Canary Islands Route
The Canary Islands route has become increasingly active since 2018, echoing the situation in 2006. Despite being the deadliest route, it is also the busiest as migrants accept the dangers in order to evade militarisation on the Mediterranean routes.
Some depart from the beaches of Tan-Tan and Tarfaya, while others travel from Mauritania, Senegal or even Gambia in wooden boats. They are faced with a more dangerous ocean, where the risks of drifting off course and experiencing extreme weather conditions are far greater and the journey is much longer. The situation is exacerbated by the inadequate search and rescue resources mobilised to look for vessels in distress.
HISTORY OF THE ROUTE
Wooden boat crossings
Militarisation at the land borders in Ceuta and Melilla prompted more people to take the Canary Islands route than in previous years, setting a record for the numbers of dead and missing people on the route.
The Spanish State signed a series of agreements to facilitate the deportation of Senegalese and Mauritanian citizens, as well as to accelerate the process of border externalisation via official development assistance. Spanish police forces began to be seen at ports in Mauritania and Senegal.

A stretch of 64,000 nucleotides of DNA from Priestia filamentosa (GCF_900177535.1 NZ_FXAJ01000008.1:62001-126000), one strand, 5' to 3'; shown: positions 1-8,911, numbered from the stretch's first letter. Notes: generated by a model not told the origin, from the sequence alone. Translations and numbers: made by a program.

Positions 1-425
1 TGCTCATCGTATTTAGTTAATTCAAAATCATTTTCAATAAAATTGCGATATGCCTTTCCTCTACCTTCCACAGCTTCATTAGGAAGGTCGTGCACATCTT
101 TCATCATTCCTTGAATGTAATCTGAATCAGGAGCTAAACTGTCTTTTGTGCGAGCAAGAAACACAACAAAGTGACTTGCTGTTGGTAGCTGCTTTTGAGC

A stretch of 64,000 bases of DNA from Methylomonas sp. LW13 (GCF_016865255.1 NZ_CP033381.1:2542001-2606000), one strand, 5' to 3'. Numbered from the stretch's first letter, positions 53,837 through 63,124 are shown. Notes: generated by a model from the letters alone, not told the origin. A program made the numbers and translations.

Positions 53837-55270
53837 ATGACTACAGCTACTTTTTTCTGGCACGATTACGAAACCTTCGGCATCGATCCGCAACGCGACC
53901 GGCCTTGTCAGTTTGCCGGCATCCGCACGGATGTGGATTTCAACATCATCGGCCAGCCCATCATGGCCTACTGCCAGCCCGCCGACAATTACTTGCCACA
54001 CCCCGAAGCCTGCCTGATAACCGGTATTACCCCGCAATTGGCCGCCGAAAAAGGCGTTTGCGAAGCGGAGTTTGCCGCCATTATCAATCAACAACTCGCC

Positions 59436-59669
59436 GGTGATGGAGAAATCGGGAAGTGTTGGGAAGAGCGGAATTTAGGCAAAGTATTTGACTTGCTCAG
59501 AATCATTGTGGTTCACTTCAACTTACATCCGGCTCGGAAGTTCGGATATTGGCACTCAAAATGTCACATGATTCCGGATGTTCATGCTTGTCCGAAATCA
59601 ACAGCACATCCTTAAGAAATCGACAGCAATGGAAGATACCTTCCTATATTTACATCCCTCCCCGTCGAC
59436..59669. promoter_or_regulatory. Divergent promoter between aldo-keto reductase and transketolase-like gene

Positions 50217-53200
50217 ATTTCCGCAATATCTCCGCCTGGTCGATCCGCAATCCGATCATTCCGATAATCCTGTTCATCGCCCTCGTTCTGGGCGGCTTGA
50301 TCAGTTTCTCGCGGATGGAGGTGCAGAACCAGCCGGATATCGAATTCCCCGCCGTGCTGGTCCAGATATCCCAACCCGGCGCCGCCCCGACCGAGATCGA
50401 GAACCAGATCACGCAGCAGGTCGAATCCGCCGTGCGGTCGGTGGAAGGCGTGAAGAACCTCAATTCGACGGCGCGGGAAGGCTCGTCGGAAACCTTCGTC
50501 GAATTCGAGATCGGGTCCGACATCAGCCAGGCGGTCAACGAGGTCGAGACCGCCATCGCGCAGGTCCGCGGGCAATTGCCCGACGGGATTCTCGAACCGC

In 2011, the Minister of Interior Fernández Díaz declared that the Atlantic route had been “shut down”. During this period, activity on the route gradually declined.
Revival of the route
Militarisation and high levels of violence on the Mediterranean routes prompted sub-Saharan African migrants to opt for the Canary Islands route in spite of the well-known dangers and high fatality rates.
Increase in deaths
The number of deaths rose year after year in an appalling upward trend that continued in the ensuing years. Meanwhile, the impact of the COVID-19 pandemic in Morocco obliged many impoverished Moroccans to take this route.
In 2021, the number of victims rose on all routes but the situation was worse still on the Canary Islands route, where there were twice as many deaths. Migrant communities had once again fallen victim to the border war, serving as currency in the bilateral negotiations between the Spanish State and Morocco.
2022 - present
The deadliest route
Militarisation, deportation and violence against migrant communities continue to characterise this route, which has proven to be the deadliest of them all in recent years.